Dr. Jeffrey L. Cockrell serves as Associate Professor of New Testament at Welch College. He is currently the Program Coordinator both for Theological Studies and for the M.A. program in Theology and Ministry. He has served our denomination in a variety of different capacities, including almost thirty years of experience as a local church pastor.
Paul, Peter, and other early Christian preachers generally proclaimed the gospel to audiences that were Jewish in character, but occasionally they had the opportunity to share the Good News with the worshipers of pagan gods. Paul did so on two occasions in Acts; the first took place in Lystra as recorded in Acts 14:15-17. The second is his famous sermon before the Areopagus in Athens as found in Acts 17:22-32. As Bruce correctly notes, “Probably no ten verses in Acts have formed the text for such an abundance of commentary as has gathered around Paul’s Areopagus speech.”
In this paper, Cockrell argues that Paul’s speech to this well-educated and sophisticated congregation can serve as a model for presenting the Gospel to secular audiences in today’s world. He begins by explaining that Paul was well prepared for this important task. Cockrell writes, “His background was cosmopolitan. He was a citizen of Rome and Tarsus.” While growing up in Tarsus, Paul experienced both Hellenistic rhetoric and Stoic philosophy. When he came to Athens as an adult, Paul was well prepared for the cultured pagan environment that he would encounter there. Yet these experiences did not lead Paul to abandon his Jewish, and later Christian, heritage. He remained true to the monotheistic faith that he had been taught as a child.
Cockrell demonstrates a thorough understanding of the intellectual conditions existing in the city of Athens during the first century. The Areopagus was an important court in the city that had jurisdiction over issues of religion and morality. The term “Areopagus” described both the court and their meeting place on the hill of Ares, the god of war. When the Romans took over the Greek gods, they gave the Roman name “Mars” to this location.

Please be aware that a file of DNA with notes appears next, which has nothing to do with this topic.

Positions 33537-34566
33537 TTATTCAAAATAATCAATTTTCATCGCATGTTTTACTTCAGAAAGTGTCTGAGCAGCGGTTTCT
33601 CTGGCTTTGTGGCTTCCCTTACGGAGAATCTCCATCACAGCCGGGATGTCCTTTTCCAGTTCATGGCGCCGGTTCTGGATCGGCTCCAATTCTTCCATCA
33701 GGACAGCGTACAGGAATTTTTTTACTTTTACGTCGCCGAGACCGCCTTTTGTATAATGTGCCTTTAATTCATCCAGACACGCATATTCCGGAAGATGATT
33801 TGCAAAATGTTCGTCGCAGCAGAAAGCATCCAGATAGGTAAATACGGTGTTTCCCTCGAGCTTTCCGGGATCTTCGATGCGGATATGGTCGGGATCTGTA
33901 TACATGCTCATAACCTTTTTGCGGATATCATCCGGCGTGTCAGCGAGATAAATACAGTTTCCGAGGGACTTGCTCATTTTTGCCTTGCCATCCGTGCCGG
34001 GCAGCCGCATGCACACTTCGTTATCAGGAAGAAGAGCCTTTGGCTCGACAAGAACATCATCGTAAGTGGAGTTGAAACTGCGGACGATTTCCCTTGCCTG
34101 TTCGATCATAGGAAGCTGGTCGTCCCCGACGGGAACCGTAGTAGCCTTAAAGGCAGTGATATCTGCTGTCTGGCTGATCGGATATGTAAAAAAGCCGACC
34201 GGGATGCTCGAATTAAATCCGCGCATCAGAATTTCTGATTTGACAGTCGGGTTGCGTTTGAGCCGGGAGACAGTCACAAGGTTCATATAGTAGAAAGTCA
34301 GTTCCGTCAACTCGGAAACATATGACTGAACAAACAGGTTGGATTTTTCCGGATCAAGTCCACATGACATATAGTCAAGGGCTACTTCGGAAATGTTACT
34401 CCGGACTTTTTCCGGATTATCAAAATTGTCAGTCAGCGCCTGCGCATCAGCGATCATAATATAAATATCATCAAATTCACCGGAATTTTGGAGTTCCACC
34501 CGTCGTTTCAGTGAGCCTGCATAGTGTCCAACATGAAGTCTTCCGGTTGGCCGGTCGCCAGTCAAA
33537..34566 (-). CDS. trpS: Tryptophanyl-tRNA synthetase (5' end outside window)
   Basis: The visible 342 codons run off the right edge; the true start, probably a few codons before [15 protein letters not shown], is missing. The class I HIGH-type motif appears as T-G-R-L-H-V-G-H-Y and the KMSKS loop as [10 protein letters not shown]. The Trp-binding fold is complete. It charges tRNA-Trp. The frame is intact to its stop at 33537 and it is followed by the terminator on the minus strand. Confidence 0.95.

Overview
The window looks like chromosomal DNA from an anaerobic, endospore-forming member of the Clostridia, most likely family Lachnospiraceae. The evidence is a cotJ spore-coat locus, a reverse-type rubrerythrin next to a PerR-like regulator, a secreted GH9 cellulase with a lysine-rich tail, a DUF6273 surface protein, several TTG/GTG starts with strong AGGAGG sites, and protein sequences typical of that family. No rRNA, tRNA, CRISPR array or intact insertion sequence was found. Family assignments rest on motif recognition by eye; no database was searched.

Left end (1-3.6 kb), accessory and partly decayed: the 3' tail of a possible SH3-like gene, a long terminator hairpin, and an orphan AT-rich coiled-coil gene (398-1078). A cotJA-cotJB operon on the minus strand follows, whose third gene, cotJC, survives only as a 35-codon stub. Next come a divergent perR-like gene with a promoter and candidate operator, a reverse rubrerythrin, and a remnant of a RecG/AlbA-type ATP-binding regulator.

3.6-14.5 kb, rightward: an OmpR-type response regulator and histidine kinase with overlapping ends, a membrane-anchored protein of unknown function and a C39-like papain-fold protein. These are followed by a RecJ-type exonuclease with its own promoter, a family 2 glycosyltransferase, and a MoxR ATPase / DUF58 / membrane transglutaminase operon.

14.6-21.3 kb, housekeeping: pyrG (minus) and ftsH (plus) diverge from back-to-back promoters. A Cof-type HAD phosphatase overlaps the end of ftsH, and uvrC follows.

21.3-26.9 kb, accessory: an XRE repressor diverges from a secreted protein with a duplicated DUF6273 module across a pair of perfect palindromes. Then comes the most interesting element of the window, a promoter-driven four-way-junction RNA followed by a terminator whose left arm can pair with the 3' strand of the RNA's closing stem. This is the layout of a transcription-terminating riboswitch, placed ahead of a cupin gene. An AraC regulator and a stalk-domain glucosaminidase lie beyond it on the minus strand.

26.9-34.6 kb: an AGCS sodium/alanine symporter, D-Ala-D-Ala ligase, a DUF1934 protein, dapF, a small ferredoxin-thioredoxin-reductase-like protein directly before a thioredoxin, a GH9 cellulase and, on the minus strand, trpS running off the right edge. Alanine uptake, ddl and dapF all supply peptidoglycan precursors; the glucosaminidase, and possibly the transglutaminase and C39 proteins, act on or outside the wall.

In the conclusion to his paper, Dr. Cockrell outlines several ways in which modern Christians can use this sermon as a model for presenting the gospel today. First, he points out that Paul knew how to adapt his remarks to the audience he was addressing. This does not mean that Paul compromised his message; it does mean that he presented the message in such a way that the Athenians could understand and appreciate it.
Paul introduced his sermon by pointing out several positive aspects of the religious practices of the Athenians. He did not ridicule or belittle them. He followed this instruction by presenting the true God who had created the universe. He presented this God as One whom they could know in a personal way.
It is true that some began to mock him when Paul began to preach about the resurrection, but it is also true that some did believe his message. This essay gives us an excellent understanding of the background behind Paul’s famous sermon. It also offers several helpful suggestions on how we can present the gospel message to our secular world.